A Los Angeles City Council committee Tuesday questioned Union Pacific Railroad, the Los Angeles Police Department and the District Attorney’s Office about package thefts from trains, which railroad officials say have started to decline in 2022 after increasing in the last six months of last year.

Councilman Joe Buscaino, who chairs the Trade, Travel and Tourism Committee, called the hearing as part of a motion he introduced requesting a report from the Chief Legislative Analyst on the thefts.

The councilman, who represents the area around the Port of Los Angeles, said he worried that the bad publicity about the thefts, including photos of the tracks littered with remnants of looted packages, could cause companies to divert their imports and exports from the port, the busiest in North America.

He also reiterated his allegations that the thefts were caused by criminal justice reform policies by District Attorney George Gascón — including not seeking cash bail for misdemeanor, non-violent and non-serious felony offences — alleging that the message being sent to thieves is “there’s zero consequences.”

Union Pacific General Director of Public Affairs Adrian Guerrero also sent a letter to the District Attorney claiming that his decision to dismiss certain misdemeanors such as trespassing has caused the spike in thefts.

Committee member Councilman Mike Bonin pushed back on the allegations that reform policies, on which Gascón campaigned in 2020, caused the spike. Bonin asked Los Angeles Police Department Capt. Al Lopez during the hearing Tuesday how many of the LAPD’s 39 arrests at the railroad were repeat offenders. Lopez said none of them were repeat offenders and each arrest was a different person.

Bonin also added that the same spike in thefts is not being experienced by BNSF Railway, which also operates rail lines in Los Angeles County under the same criminal justice reform policies. The number of repeat offenders, if there were any, arrested by Union Pacific’s police force was not available from Guerrero during the hearing Wednesday. The combined total number of arrests is more than 100.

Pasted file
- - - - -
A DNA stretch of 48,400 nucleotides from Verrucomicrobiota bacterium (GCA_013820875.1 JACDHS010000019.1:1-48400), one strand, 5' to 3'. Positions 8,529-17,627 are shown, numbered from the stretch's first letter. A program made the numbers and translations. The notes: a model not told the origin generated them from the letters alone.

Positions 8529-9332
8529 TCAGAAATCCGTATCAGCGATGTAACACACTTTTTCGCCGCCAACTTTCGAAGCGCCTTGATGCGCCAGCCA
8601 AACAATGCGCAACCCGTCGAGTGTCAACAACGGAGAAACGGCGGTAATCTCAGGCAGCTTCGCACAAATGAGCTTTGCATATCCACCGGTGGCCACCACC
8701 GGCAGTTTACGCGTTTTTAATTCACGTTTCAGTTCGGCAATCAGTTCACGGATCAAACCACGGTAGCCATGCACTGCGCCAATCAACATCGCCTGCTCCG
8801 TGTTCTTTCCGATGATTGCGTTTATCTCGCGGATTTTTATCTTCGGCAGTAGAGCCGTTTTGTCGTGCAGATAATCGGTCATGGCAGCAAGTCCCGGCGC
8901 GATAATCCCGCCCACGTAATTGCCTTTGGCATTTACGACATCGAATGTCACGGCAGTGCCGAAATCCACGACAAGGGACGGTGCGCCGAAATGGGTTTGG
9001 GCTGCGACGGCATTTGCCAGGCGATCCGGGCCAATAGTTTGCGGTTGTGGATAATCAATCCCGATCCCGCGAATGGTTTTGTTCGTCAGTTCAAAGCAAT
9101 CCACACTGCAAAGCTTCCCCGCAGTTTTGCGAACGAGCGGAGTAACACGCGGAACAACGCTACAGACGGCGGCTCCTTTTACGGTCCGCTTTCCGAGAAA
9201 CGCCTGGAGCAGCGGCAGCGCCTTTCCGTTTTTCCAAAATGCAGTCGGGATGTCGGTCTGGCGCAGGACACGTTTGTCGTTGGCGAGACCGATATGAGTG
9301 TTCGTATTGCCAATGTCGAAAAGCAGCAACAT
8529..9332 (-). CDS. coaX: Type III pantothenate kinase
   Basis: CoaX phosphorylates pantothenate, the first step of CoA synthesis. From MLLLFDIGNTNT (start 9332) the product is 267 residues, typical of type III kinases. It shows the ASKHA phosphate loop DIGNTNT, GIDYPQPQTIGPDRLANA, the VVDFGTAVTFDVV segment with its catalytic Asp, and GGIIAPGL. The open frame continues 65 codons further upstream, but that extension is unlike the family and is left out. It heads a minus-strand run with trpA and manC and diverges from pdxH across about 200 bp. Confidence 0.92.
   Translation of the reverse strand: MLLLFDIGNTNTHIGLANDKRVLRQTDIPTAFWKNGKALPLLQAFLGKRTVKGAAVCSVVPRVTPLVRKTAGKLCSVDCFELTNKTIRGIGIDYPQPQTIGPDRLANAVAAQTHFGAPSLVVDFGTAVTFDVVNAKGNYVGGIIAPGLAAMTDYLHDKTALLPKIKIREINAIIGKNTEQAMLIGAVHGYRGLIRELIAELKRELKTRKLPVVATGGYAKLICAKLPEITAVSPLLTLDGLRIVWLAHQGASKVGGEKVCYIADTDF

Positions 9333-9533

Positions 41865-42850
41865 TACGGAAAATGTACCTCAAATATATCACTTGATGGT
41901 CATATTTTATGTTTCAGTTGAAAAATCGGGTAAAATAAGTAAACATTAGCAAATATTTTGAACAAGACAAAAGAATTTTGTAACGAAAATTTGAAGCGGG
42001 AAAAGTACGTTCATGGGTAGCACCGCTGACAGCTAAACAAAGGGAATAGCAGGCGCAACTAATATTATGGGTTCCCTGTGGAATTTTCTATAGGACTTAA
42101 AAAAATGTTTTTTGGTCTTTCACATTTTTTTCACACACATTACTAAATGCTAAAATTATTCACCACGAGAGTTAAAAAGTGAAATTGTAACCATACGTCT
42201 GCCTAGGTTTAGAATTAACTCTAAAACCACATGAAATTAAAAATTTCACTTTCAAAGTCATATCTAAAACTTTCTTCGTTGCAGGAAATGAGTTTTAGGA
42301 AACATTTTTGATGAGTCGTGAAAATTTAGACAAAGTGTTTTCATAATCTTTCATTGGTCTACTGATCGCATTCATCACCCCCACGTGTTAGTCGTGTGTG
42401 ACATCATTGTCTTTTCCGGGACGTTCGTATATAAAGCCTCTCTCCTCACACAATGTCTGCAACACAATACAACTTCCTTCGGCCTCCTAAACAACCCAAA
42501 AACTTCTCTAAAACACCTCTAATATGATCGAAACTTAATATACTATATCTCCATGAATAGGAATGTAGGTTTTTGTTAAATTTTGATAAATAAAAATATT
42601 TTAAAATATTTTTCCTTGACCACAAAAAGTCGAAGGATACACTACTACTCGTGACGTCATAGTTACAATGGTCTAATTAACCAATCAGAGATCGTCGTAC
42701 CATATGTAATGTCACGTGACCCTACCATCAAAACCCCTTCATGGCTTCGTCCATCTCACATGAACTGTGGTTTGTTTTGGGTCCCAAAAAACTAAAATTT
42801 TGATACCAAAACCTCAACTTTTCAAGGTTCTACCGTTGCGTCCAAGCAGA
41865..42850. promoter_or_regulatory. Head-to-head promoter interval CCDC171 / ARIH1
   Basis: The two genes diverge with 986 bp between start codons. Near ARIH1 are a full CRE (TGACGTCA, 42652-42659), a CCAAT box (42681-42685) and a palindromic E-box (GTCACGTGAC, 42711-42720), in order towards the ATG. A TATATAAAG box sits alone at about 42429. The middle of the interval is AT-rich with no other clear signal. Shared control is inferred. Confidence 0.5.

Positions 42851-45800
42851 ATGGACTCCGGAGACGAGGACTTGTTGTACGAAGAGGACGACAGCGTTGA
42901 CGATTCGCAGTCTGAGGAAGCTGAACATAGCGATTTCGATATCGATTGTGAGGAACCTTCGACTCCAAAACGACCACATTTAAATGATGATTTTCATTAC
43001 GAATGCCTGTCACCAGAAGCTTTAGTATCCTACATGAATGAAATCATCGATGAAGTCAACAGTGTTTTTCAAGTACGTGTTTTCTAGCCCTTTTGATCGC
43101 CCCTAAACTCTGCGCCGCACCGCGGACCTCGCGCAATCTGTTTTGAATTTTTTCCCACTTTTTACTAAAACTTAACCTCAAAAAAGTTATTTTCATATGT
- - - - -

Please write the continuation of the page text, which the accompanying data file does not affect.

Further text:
“I have yet to see or hear evidence that supports that charge from Union Pacific. I want to keep seeing the data because if that’s true, then we need to look at it. But if it’s not true, than that is a really serious political allegation and it’s quite misleading and it distracts us from getting to a solution,” Bonin said.

According to Guerrero, the number of cases that had Union Pacific listed as a victim was 78 in 2019, 56 in 2020 and 47 in 2021, however he said there was a 160% increase in boxes broken into in 2020-21.

He said Union Pacific is open to funding LAPD overtime costs to provide additional security at the railroad. Other measures being pursued to deter crime at the railroad include additional surveillance cameras and fencing.

LAPD Capt. German Hurtado said the LAPD is also pursuing a $150,000 grant to put more officers in the area. That grant could begin in April, but an additional $300 million grant is also being pursued from the U.S. Department of Transportation to provide hardened fencing, lights, cameras, motion detectors and more.

Gascón previously fired back at allegations that the thefts were caused by his policies, saying the railroad doesn’t do enough to ensure its trains are adequately locked and protected.

In a letter to Guerrero, the district attorney said the LAPD has determined that “UP does little to secure or lock trains and has significantly decreased law enforcement staffing.”

“It is very telling that other major railroad operations in the area are not facing the same level of theft at their facilities as UP,” Gascón wrote.

Leave a comment

Your email address will not be published.